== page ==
food - peristalsis)
• Enables swallowing to
move bolus (food) from
the mouth to the
stomach
• No enzymes added
• Other tube in the
throat region?
Digestion: Stomach (3 hrs)
• pH Shift
• Gastric Glands in Stomach produce gastric
juices containing 3 types of cells
1. Mucus – lubricates/protects
2. Chief – pepsinogen (inactive pepsin) + HCL
- pepsin
3. Parietal – secretes HCL (pH 2..STRONG)
• pH rapidly decreases
• Protein digestion begins in the stomach as
the major gastric enzyme that begins to
break down protein is PEPSIN.
• The mixture of food and gastric juices is
called chyme…and it moves to the SI next!!
Gastric Ulcers
• Lesions in the lining
• Mainly caused by bacterium Helicobacter
pylori
Bacteria
1 µm
Mucus
layer of
stomach
Digestion: Small Intestine(SI) –
5-14 hours
• About 95% of digestion takes place in SI
• Coiled and folded
• Made of 3 sections: duodenum (12 inches),
jejunum (4ft) and ilium (5ft)….can stretch
to over 20 feet!!
• Peristalsis moves food through the SI
• Another pH shift…what happens?
• Bile from the liver and digestive enzymes
from the pancreas (proteases ex: trypsin for
protein digestion, pancreatic amylase for
carbohydrate digestion and pancreatic lipase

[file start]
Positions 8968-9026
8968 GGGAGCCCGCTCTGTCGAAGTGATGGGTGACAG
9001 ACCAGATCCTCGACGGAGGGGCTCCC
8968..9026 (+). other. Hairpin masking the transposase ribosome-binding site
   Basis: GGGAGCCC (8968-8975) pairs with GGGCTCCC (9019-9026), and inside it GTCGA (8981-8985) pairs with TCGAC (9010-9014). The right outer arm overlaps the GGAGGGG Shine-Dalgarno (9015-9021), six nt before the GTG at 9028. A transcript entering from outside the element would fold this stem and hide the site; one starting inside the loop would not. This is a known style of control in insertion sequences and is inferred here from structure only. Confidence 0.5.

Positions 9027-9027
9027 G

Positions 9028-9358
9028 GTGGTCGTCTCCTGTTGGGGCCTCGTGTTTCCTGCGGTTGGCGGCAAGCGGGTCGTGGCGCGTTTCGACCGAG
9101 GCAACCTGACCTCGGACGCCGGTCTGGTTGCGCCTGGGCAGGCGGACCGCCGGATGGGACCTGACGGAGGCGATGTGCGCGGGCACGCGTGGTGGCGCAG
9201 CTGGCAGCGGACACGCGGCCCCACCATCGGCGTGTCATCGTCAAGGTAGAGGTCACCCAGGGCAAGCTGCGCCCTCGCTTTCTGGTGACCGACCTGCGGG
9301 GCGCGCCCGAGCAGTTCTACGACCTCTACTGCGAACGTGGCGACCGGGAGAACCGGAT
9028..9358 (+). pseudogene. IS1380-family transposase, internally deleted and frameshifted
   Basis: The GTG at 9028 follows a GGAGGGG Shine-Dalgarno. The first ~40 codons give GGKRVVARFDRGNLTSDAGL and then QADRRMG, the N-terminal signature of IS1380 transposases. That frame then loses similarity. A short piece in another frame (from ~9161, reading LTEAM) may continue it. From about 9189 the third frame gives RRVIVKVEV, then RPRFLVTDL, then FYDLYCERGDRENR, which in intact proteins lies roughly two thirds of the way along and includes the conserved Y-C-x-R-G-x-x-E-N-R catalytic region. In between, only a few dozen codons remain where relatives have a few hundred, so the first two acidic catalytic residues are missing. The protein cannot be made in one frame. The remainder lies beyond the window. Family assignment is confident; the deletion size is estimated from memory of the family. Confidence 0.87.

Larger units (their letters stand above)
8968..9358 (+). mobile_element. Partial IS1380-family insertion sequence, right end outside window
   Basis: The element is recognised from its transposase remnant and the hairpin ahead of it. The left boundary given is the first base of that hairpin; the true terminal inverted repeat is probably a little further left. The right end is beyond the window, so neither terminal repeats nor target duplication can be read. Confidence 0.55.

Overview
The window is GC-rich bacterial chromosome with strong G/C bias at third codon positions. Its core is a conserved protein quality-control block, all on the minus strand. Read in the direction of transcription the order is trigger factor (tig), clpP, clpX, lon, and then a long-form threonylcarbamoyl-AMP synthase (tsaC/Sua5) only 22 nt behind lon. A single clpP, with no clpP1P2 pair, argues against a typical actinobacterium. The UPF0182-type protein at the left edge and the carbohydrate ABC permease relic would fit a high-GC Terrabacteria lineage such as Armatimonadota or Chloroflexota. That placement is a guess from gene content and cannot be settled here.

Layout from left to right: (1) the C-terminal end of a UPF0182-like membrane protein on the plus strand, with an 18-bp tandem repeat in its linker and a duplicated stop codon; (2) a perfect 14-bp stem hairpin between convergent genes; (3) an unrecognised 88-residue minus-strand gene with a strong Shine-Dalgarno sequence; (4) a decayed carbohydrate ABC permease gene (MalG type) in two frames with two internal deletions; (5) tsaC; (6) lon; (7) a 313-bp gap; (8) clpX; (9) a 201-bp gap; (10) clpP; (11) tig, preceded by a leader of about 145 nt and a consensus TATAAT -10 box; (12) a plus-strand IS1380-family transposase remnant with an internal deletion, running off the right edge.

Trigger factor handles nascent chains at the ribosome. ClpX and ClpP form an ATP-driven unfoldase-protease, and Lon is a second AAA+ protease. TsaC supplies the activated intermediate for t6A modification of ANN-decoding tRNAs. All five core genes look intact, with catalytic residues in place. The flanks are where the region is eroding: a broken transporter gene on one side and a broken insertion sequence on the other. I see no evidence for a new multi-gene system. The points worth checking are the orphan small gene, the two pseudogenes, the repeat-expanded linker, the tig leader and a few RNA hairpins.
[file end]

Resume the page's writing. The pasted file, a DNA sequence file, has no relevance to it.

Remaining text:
for fat digestion) further break down food
Liver
Bile
Gallbladder
Stomach
Intestinal
juice
Acid chyme
Pancreatic juice
Pancreas
Duodenum of
small intestine
Small Intestine – Site of
Nutrient Absorbtion!!!
• Walls of intestine pleated with folds
covered with villi. (increase surface
area)
• Function is to absorb nutrients in to
the BLOODSTREAM 
Digestion: Large Intestine
(aka: colon) – up to 3 days
• The small intestine is
connected to the large
intestine (3-5 feet
long in the body…5-6
stretched)
• Chyme is very liquid
when enters the LI, so
main function is to
ABSORB WATER!!
• Solid wastes called
feces leave through
the rectum and then
finally out the anus
(mucus/bile/cells from
lining of LI and water)
Accessory Organs
• Pancreas – gland behind stomach – secretes
bicarbonate to neutralize environment of SI,
produces 3 digestive enzymes to break down
carbs, protein and fat.
• Carbs – Pancreatic Amylase
• Protein –
• Fat –
• Liver – large gland above stomach. Produces
digestive juice called bile. (Helps to digest
fat)
• Gall Bladder – muscular sac that stores bile
Match the organ to its function!!
Mouth
Esophogus
Stomach
Liver
1. This is where water is absorbed.
2. Makes bile which breaks up fats and it is alkaline to
give the right pH for the enzymes in the S. intestine.
3. Makes all 3 enzymes.
4. Mixes the food with enzymes that digest proteins
AND contains acid to kill bacteria.
Pancreas
5. Produces more enzymes AND this is where the food
is absorbed through the gut wall into the blood.
Small
intestine
6. Chew and mix the food with saliva (contains
enzymes).
Large
intestine
7. Links the mouth to the stomach.
Rectum
8. Here food that can’t be digested is stored as
faeces and then leaves through the anus.
Well
Done!!